ALIA objects addressed
To promote and improve the services provided by all kinds of library and information agencies
Rapid social change, the emphasis on lifelong learning, the increasing rate of technological development and the movement towards an information-based society are factors which suggest, as never before, that literacies are an essential instrument for effective participation in society.
The scope for access to information resources is growing and will be increased enormously as communications technology becomes more sophisticated. Nevertheless, the communications media of the foreseeable future will continue to assume the user's capacity to read and understand the written word.
The illiterate person can be substantially disadvantaged. It is essential to democratic processes of government that citizens have the skills and opportunities to inform themselves on matters of community and national interest and participate in the decision-making process. It must be acknowledged that information literacy is part of a continuum of literacies that includes oralcy if it is to have the power to promote social inclusion for all people. (Alexandria Proclamation, 2005)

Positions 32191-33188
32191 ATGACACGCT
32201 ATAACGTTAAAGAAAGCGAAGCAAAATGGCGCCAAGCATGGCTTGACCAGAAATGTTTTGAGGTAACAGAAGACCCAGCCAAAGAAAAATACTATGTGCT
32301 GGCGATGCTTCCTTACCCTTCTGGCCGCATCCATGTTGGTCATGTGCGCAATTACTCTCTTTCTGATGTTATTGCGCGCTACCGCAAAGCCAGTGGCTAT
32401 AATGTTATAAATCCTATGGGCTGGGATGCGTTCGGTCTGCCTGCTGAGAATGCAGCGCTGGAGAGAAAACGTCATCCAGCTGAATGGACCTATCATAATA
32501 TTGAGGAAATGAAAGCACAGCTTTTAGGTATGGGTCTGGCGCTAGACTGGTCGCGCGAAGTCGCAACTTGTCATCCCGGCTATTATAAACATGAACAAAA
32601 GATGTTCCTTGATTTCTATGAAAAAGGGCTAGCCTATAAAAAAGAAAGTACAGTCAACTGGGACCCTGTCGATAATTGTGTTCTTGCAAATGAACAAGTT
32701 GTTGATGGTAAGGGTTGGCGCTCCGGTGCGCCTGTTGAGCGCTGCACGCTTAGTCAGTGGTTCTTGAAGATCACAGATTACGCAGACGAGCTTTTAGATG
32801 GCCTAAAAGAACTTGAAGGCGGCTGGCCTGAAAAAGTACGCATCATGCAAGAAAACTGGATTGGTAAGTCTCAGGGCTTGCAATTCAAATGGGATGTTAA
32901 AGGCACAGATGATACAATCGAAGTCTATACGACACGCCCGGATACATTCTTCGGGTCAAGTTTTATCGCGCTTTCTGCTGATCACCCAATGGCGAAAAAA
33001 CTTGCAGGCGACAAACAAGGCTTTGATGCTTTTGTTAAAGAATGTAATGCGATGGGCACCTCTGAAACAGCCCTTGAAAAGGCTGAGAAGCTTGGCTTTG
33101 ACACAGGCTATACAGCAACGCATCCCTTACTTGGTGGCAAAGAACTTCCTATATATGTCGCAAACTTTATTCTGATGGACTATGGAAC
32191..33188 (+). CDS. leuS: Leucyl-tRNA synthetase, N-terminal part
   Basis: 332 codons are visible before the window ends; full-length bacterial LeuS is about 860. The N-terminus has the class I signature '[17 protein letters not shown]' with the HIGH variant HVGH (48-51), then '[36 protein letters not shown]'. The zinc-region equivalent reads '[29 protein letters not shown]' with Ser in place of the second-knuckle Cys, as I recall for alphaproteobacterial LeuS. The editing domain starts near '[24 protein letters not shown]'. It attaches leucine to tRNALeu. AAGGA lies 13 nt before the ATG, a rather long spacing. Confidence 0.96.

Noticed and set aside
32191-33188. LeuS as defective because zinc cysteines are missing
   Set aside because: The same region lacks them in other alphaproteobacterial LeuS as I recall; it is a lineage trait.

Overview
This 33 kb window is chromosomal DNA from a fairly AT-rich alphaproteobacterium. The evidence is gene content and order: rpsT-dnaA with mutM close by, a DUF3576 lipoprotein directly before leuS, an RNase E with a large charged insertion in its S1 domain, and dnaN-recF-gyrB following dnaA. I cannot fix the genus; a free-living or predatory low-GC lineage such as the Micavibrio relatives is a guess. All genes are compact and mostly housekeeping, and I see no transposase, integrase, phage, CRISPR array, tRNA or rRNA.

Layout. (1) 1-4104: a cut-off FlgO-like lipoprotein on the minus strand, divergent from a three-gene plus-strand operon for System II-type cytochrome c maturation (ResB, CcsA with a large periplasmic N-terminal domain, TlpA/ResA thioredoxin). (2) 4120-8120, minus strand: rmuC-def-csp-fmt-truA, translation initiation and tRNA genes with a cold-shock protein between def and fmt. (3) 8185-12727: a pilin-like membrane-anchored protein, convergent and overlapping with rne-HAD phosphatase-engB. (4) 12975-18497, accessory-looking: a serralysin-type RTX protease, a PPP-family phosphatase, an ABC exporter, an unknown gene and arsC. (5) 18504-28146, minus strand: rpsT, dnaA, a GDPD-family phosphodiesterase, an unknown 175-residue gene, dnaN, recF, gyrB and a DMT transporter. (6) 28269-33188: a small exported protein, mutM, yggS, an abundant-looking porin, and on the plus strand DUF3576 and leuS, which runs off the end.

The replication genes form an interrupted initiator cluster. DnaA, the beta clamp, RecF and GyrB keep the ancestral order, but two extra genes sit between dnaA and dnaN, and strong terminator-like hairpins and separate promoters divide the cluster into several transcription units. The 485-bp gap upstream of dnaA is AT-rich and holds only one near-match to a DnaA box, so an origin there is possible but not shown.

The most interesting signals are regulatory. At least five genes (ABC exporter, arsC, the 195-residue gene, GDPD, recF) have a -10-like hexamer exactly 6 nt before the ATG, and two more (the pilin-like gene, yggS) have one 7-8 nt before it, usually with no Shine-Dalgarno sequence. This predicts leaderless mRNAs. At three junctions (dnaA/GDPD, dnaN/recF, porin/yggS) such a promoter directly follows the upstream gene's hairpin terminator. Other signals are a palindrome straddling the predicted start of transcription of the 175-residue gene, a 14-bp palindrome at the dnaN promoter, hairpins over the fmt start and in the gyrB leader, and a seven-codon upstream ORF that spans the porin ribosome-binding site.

The Australian Library and Information Association believes that:
- Libraries are lifelong learning centres with education as an essential part of their mission and should acknowledge their responsibility for supporting and supplementing education within their communities, in a variety of formal and informal as well as cultural contexts (Schamber, 2006)
- Libraries must actively commit time and resources to coordinating literacy activities at all levels and to promote literacy among all members of their community, users and non-users alike.
- Libraries are part of the solution to many community problems. Libraries help children and adults become literate, productive citizens and help people of all ages lead more satisfying lives.